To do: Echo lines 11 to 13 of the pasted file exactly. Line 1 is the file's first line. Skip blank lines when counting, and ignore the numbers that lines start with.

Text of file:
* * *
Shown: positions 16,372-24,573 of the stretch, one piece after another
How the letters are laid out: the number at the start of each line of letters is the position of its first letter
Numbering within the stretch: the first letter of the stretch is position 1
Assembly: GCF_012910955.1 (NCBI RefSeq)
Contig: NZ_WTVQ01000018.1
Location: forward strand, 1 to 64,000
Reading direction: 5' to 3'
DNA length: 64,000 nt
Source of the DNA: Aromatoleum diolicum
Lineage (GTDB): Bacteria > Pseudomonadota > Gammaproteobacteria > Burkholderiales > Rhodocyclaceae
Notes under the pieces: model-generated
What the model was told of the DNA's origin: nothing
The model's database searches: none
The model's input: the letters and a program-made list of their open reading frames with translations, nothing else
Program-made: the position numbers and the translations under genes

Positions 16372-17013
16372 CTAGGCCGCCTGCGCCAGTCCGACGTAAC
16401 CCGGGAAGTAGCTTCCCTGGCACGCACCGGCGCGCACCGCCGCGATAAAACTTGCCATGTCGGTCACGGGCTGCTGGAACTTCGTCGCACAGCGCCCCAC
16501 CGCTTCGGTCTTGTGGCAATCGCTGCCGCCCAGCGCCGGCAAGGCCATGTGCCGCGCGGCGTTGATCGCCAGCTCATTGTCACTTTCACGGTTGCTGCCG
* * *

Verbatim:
Notes under the pieces: model-generated
What the model was told of the DNA's origin: nothing
The model's database searches: none